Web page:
Discovered by Jean-Dominique Maraldi in 1746.
Globular cluster Messier 2 (M2, NGC 7089) was discovered by Maraldi on September 11, 1746. Charles Messier independently rediscovered and cataloged it exactly 14 years later, on September 11, 1760, as a "nebula without stars." William Herschel was the first to resolve it into stars.
M2 has a diameter of about 175 light-years, contains about 150,000 stars, and is one of the richer and more compact globular clusters, as its classification in density class II indicates. This cluster is of notable ellipticity (ellipticity 9, or form E1). At about 37,500 light years (according to W.E. Harris' database), it lies well beyond the Galactic Center. Visually it is of apparent magnitude 6.5 and about 6 to 8 minutes of arc in diameter, with a bright, compressed central region of about 5'. On typical photographs it can be traced to about 12.9 arc minutes, and deep photos reveal that it extends out to a diameter of 16.0 arc minutes.
As most globular clusters, M2's central part is pretty compressed: The dense central core of globular cluster M2 is only 0.34 arc minutes or about 20 arc seconds in diameter, corresponding to a diameter of 3.7 light years. Its half-mass radius is 0.93 arc minutes (56 arc seconds, or 10 light years linearly). On the other hand, its tidal radius is large: 21.45 minutes of arc, corresponding to a radius of 233 light years beyond which member stars would escape because of tidal gravitational forces from the Milky Way Galaxy.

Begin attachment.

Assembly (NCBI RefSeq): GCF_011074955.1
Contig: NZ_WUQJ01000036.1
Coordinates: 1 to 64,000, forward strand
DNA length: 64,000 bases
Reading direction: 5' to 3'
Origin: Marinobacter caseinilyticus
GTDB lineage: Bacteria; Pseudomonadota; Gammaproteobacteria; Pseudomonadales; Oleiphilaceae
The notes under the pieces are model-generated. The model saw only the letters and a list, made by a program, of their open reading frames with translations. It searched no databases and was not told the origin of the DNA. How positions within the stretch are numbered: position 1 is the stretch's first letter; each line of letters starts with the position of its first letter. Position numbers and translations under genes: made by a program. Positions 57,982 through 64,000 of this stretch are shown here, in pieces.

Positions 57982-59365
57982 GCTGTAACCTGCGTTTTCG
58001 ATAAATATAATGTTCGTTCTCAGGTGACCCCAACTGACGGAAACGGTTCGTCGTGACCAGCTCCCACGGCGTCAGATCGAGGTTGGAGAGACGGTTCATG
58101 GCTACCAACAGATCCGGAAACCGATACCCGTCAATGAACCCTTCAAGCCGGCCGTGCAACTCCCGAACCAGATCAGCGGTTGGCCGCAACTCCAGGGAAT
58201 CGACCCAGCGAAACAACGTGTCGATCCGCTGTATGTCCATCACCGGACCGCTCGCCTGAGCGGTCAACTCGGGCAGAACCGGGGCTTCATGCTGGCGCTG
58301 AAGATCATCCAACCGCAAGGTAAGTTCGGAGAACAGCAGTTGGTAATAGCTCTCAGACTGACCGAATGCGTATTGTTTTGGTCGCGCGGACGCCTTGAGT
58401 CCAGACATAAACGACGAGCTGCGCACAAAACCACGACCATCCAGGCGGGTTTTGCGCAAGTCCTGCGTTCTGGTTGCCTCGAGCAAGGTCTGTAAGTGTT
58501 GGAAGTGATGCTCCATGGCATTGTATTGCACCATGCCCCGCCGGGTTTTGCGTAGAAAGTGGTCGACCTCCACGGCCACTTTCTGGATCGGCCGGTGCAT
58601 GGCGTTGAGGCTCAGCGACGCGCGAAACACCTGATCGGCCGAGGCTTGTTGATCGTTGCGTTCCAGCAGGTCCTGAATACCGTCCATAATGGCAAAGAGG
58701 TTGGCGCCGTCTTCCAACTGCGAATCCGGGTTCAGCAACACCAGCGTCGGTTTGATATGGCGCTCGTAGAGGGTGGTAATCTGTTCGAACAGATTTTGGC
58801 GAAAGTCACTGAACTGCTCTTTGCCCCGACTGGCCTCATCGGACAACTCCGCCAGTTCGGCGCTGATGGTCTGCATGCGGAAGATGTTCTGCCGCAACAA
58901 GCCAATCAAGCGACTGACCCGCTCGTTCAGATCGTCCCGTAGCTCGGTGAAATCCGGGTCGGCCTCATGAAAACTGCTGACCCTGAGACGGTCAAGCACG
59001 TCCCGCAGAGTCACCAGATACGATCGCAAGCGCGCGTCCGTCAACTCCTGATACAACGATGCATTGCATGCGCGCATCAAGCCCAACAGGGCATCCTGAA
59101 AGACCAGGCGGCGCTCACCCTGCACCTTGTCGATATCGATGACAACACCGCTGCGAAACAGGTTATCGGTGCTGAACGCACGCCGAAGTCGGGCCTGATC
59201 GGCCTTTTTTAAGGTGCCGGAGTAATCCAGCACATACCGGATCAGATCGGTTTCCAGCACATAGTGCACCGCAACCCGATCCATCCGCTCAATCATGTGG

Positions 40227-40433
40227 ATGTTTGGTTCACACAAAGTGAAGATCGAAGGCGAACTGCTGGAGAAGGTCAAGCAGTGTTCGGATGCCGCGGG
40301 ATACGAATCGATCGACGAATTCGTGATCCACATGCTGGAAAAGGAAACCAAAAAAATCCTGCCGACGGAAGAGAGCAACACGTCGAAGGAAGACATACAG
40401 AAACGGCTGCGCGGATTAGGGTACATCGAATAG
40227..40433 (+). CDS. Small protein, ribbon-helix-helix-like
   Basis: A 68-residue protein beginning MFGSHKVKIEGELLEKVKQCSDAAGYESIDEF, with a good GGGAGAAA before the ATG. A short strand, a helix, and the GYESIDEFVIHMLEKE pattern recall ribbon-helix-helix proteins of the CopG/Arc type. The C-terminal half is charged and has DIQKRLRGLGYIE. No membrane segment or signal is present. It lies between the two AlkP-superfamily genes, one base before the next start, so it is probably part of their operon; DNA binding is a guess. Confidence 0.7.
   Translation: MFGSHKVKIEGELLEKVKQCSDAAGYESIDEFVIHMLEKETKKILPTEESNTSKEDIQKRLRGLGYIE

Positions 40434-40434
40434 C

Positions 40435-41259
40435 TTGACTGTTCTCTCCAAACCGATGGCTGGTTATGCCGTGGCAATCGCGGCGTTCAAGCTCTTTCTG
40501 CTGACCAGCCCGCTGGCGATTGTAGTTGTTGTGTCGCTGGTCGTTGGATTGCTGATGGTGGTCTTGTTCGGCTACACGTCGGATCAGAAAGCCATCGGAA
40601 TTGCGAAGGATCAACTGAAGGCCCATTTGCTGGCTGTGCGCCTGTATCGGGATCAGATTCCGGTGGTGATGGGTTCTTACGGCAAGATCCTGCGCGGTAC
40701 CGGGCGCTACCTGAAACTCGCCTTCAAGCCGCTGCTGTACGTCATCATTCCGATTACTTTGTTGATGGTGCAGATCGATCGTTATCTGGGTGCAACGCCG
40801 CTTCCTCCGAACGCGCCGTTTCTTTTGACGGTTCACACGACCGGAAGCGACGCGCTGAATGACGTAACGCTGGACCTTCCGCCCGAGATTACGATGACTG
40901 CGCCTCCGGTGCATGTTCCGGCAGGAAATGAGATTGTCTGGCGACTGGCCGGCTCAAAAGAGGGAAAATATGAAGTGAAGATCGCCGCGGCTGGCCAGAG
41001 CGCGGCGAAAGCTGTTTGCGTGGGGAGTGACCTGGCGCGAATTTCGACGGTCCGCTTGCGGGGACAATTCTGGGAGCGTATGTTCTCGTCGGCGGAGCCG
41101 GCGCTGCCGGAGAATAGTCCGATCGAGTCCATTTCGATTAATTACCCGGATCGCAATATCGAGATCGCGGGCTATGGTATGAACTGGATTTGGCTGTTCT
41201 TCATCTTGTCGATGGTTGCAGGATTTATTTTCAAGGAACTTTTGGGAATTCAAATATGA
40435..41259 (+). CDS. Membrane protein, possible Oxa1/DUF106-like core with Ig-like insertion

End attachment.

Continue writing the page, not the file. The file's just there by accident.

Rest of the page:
From its color-magnitude diagram, Halton Arp (1962) has estimated the age of M2 as about 13 billion years and to be about the same as that of globular clusters M3 and M5.
According to Christine Clement (2012), 42 variable
stars have been discovered in globular cluster M2 to that time. Of
these 42 known variables, the first two have been discovered by Bailey
in 1895 (Pickering and Bailley 1895), and a total of 8 until 1897, 10
to 1902. Most of them are so-called "cluster variables" of RR Lyrae
type, with short periods of less than a day (23 of type RR0, 15 of type
RR1). Three of them, however, are "classical" Cepheids of type II (W
Virginis stars) with periods of 15.57, 17.55 and 19.30 days
respectively, and an apparent visual brightness of about 13th
magnitude. These stars have been studied by H.C. Arp
(1955) and G. Wallerstein (1970). One variable (No.
11) is a RV Tauri star whose apparent magnitude varies around mag 12.1
with an amplitude of 1.1 mag and a period of 67.0 days; this star has
alternating deep and shallow minima, and was discovered in 1897 by the
French amateur A. Chèvremont. It lies at the eastern edge of the
cluster, slightly toward the North. This star is the brightest variable
known in M2, an orange-red giant beyond its red-giant Mira variable
stage (a "post-AGB star"). It is supposed to rapidly approach the end
of its nuclear life, having ejected most of it envelope, and in process
to generate a proto-planetary nebula; it is thought to develop to a
planetary nebula and eventually a white dwarf star considerably soon
(in astronomical time scales). RV Tauri stars are also found in the
Messier globular cluster M5, M56, and
possibly M28. Pulsars have been searched, but not been found
in M2 up to now.